I have been caping for ‘Spider-Man: Into the Spider-Verse’ ever since I saw the movie a few months ago. Every time I see or think about this movie I like it more and more. I stand here and believe, without question, that this movie should have been nominated for Best Picture at the Oscars. It’s an innovative movie and one of the best look, most unique looking, animated movies of our time. If this was released by Pixar, I think it would have in fact gotten a Best Picture nomination (it also has three songs that should have gotten Best Original Song nominations as well. Regardless, it’s still great to see this movie get the recognition it deserves from most parties (a shoo-in for Best Animated Picture, Golden Globes win, Best Movie of 2018 from the LCB Audience). A comic book movie with stunning visuals, incredible music, hilarious script, and a great message? Sign me up every single time. ‘Spider-Verse’ is the second best comic book movie I have ever seen, just behind ‘The Dark Knight’. ‘Annihilation’ feels like it came out a year ago (it basically did) and yet, somehow, I am still thinking about this movie! A thought-provoking, insane sci-fi drama-thriller, ‘Annihilation’ isn’t for everyone, but those who liked this movie seemed to like it as much I did. Does the shimmer and end of the movie represent cancer? What does it mean!? Anything this thought-provoking, but also this well written, acted and made will always be on the top of my list. It’s a gorgeous movie to look at, but goes far beyond that, presenting a story that makes you think and immerse yourself in every detail. Filmmakers should dare to make something, original or adapted (this movie was based on a book), that goes beyond just a popcorn thriller, and Alex Garland did that with ‘Annihilation’. It is also worth noting that some scenes and moments in the movie are as horrifying as anything from the best horror releases of the last few years. Another movie not getting enough love this year is one by the name of ‘The Hate U Give’. As chronicled in our review from November, ‘The Hate U Give’, as written by my co-host KenJac, is, “an extremely honest and blunt look today’s social landscape that tells a moving story with a deft hand, never feeling preachy or forced.” It’s an honest and, at times, both brutal and inspiring coming-of-age movie that does a great job at chronicling issues with race, class, and family in this country. Director George Tillman Jr., writer Audrey Wells, and newcomer Amandla Stenberg all deserve praise for taking a small movie and saying something big, helping it stick out among the giants of 2018. Rounding out my Top 10 Movies of 2018 is another movie with a fresh look and feel on social issues in the United States: ‘Blindspotting’. A movie that flew under the radar, the basis of the story is somewhat similar to ‘The Hate U Give’ but goes about telling the story in a much different way. ‘Blindspotting’ gives the societal look, with elements that put real-life horrors and struggles into perspective, but is just as funny as it is emotional. The movie can best be described as “polished grit” for me, right down to the look of the movie and script. The acting from creators and life-long friends, Daveed Diggs and Rafael Casal is superb as well. They are probably the best duo in any movie this year just behind John David Washington and Adam Driver in ‘BlacKkKlansman’. Black or white, rich or poor, ‘Blindspotting’ takes on every social and life issue possible in one of the most underappreciated movies of the year.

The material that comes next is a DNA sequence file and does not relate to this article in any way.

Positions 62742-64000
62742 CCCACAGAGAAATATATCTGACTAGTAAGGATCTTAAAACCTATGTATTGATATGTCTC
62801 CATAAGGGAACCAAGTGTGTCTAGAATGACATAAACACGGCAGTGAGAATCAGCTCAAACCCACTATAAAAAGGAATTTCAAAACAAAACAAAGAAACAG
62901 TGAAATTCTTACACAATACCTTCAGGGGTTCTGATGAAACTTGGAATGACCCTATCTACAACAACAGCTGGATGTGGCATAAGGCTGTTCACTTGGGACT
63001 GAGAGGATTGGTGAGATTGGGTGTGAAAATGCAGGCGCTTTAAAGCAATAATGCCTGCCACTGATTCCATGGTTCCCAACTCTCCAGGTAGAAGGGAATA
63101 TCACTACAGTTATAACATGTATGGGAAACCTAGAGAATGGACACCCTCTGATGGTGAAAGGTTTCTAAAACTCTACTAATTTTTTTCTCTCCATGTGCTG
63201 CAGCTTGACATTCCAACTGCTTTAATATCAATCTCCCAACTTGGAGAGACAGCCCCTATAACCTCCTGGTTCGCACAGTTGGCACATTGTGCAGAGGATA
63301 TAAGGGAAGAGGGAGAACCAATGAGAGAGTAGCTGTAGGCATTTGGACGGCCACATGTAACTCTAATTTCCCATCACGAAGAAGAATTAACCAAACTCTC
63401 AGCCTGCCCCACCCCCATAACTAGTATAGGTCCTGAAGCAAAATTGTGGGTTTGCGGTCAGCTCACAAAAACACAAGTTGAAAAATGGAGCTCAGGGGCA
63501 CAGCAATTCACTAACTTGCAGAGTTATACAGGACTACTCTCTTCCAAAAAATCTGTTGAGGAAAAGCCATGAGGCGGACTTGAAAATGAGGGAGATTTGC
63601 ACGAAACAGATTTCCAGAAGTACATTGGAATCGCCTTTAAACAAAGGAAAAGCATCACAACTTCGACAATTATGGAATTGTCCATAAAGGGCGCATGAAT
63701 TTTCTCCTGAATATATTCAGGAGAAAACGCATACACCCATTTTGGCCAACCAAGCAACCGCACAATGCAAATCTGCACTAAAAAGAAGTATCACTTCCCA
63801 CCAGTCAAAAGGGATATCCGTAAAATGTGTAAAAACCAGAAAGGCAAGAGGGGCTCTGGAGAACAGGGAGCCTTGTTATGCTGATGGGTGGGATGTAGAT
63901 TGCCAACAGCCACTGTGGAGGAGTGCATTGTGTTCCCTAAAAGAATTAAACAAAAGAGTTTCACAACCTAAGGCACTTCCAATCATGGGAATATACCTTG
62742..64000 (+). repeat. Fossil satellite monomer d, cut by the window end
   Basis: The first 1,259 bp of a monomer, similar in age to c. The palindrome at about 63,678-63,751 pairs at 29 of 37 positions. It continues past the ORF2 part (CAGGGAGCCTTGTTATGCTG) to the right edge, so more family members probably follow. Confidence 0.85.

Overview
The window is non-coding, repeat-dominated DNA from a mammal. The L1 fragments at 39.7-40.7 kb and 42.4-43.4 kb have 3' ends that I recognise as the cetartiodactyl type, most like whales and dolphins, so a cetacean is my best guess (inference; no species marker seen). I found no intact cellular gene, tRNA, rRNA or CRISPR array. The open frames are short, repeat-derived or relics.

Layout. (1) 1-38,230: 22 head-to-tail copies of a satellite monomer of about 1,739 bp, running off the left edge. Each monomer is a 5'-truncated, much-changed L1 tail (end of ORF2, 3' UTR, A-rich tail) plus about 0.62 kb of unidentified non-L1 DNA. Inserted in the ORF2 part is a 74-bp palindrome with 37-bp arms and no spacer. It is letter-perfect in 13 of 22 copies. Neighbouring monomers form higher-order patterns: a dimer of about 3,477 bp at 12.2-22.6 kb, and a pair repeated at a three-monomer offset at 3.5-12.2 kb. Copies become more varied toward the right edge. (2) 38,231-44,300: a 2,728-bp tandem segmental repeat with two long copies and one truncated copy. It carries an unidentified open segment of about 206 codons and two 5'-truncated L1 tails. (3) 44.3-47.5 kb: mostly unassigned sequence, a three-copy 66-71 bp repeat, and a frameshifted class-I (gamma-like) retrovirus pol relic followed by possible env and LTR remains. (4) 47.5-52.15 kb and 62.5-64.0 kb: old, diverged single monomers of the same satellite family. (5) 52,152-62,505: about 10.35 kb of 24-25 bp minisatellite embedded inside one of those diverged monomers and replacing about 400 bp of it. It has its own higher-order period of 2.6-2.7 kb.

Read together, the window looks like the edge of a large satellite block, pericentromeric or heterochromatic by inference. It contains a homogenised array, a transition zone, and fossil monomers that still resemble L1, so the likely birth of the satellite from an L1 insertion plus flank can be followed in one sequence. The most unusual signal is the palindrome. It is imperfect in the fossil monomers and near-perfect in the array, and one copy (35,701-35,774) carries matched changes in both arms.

HERE IS THE REST OF THE LIST FROM 11 THROUGH 205!
Thank you to everyone who read through these! It’s a passion of mine and I was amped to have a place to put my rankings this year.
Movie Rating System Explained
First off, you can come to your final 0-100 score any way you’d like. But I figured people would like to see the process we use for the podcast. I hate Rotten Tomatoes’ scoring system. It’s shit, skewed and wrongly affects the way people make judgments on new movies. A 99% doesn’t mean it is an A+ 99/100, it just means 99% of critics thought it was at least slightly more good than it was not good. So, basically, 99% of people viewed it in the 70/100 range. The real rating, which they bury under the percentage, could very well be a 7.0/10 for a movie with a 99% critics score. ‘Lady Bird’ is the best example from recent years, as many people felt the 99% was too high. In reality, the real rating given by critics was 8.7/10. The goal of our 0-100 rating system is to not be misleading, give a definitive score and allow you to differentiate between everything that is out there to see. Okay, end rant, let’s get to my explainer:
1) Rate the movie on a scale of 0-80 for your first number
2) Give either 0 or 1 point for the following categories:
– Special Effects
3) Combine your scores from steps 1 and 2
4) The max score in step 3 should be a 90
5) If the movie hits a max of 90, you then move it up and down from 90-100 based on where it’d rank with other tops movies you’ve seen in the past
EX: I liked ‘Wind River’ a lot last year, but didn’t like it as much as ‘Inception’, which I gave a 95. So I slotted ‘Wind River’ in at a 94. This is where the system gets a little more “creative.”
Make sure to rate all the movies you’ve seen for the year 2018 below!